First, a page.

Experience the new TAFE NSW website... Launch Beta!
Browse hundreds of courses with a wide range of study options from online courses to diploma qualifications, training and full-time education. Learn more
A variety of scholarship opportunities are available for different areas of study, across the state. Learn more
View our news, press releases, videos, announcements and publications about TAFE NSW. Learn more
CIRCUIT BREAKER: TAFE NSW electrotechnology teacher Rod Chant shows student Emily Ashe the finer points of the profession.
The changing face of the electrical trades and the continued strength of some of the region’s largest companies has “sparked” an enrolment boom at TAFE NSW Leeton.
TAFE NSW Leeton Electrical Teacher Rod Chant said an increasing reliance on technology in the irrigation industry, coupled with significant local employers like Casella Wines and Baiada, meant the demand for “sparkies” was surging.
It comes as the latest industry figures, released by National Industry Insights, revealed the Australian electrotechnology industry generated more than $85 billion annually and employed about 340,000 people.
“It’s such an exciting time to be an electrician and it’s a gateway to a lucrative career where you can work anywhere in the world,” Mr Chant said.
“It’s common for a qualified electrician to be earning six figures.
“It’s an industry where you can get almost guaranteed employment and I have organisations ringing me regularly asking if I know of a good apprentice or qualified electrician.”
Mr Chant said the steady rise in the region of wine giants Casella, De Bortoli, McWilliam’s and others was driving demand, while poultry processor Baiada, which processes 1.2 million chickens a week locally, and companies like Summertime Juice and Flavourtech were also employing electricians.
“The increasing automation of the irrigation industry is also a huge factor,” he said.
“There are so many electricians employed locally to wire up and look after pumps and irrigation systems. Things like solar and communications are also now part of the job.”
Flavourtech senior project manager Andrew Menegazzo, whose company has three electrical apprentices at TAFE NSW Leeton, said the training offered by TAFE NSW was critical in helping the company meet market demand.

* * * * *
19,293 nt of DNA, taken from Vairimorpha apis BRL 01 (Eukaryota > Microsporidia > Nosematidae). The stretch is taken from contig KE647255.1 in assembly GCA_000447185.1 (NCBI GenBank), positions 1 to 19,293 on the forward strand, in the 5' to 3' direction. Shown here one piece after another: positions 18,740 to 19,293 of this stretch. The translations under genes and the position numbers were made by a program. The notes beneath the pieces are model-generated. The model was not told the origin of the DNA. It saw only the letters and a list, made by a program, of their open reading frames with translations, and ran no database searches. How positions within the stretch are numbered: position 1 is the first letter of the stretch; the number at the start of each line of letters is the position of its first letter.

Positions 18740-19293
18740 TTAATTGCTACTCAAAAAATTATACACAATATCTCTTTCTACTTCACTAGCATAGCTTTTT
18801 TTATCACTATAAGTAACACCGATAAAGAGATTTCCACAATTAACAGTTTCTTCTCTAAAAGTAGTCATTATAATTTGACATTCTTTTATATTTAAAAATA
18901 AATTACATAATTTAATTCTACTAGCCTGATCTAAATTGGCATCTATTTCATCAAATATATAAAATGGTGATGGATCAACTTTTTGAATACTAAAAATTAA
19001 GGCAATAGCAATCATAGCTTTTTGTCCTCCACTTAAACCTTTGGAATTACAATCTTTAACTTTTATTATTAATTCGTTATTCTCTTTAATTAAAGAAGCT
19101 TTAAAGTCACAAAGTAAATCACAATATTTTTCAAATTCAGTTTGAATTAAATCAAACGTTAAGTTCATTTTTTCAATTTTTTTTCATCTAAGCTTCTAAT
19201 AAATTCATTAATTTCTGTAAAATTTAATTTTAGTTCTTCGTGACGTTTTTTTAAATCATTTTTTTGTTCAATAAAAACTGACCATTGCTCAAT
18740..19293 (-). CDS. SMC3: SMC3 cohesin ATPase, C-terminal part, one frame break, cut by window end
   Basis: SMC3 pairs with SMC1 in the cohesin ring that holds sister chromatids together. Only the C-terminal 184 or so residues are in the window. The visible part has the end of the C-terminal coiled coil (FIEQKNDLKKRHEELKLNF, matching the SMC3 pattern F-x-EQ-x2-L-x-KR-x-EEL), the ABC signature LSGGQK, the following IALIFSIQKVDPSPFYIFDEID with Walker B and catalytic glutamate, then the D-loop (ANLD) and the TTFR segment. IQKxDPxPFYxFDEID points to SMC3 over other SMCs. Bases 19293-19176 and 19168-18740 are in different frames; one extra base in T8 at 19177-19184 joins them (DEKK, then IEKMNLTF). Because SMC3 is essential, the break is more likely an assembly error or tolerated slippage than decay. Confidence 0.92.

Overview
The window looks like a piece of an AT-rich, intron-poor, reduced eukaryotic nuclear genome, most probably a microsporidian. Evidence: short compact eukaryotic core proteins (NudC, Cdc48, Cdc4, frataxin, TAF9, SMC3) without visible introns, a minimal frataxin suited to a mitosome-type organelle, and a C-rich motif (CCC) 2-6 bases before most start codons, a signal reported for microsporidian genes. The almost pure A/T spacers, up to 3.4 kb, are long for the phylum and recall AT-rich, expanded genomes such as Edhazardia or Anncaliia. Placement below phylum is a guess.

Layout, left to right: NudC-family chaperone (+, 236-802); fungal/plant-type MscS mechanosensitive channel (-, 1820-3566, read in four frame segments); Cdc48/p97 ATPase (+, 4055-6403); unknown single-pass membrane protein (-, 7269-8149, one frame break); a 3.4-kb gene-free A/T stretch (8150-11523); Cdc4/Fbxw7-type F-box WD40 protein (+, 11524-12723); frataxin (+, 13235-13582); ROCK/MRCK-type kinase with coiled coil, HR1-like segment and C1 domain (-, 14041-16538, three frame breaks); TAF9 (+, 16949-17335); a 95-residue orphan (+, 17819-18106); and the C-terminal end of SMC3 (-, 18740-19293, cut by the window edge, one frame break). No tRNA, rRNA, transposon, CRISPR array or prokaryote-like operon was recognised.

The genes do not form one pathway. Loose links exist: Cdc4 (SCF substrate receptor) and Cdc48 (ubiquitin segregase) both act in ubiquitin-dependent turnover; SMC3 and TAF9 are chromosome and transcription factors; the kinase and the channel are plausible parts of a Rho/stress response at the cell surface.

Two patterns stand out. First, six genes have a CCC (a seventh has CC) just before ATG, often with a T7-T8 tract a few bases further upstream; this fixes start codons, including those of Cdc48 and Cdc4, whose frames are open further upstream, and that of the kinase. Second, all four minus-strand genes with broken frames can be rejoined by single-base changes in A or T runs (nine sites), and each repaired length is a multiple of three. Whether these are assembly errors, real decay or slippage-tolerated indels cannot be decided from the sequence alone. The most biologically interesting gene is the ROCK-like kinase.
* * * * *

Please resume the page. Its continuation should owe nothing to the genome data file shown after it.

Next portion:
“Flavourtech has been utilising the services of TAFE NSW for nearly 25 years,” Mr Menegazzo said.
“We have a close relationship with the teachers at TAFE NSW Leeton campus and they are in frequent contact with us to provide updates and ask us for our feedback.
“Without TAFE NSW Leeton campus, Flavourtech’s electrical divisions would not have the skilled and experienced electrical tradesman to allow us to provide our solutions to customers globally.”
Flavourtech is a global technology manufacturer, specialising in aroma recovery, extraction and evaporation solutions for the food, beverage and pharmaceutical industries.
TAFE NSW Leeton student and electrical apprentice Ewan Morriss, 21, experienced a taste of the trade when he did a TVET course at TAFE NSW while in year 11.
He has since gone on to secure an apprentice with Tyndall Electrical in Griffith and said he was confident of a long career in the industry.
“It’s always appealed to me and can be really satisfying when you finish a job. After all, you’re literally putting light in people’s lives,” Mr Morriss said.
“The teaching at TAFE NSW is brilliant and a great mix between theory and practical.”
To find out more about studying electrotechnology at TAFE NSW, phone 13 16 01 or visit www.tafensw.edu.au.
Media contact: Daniel Johns, TAFE NSW Media and Communications – Business Partner, 6938 1441, mobile 0477 722 428.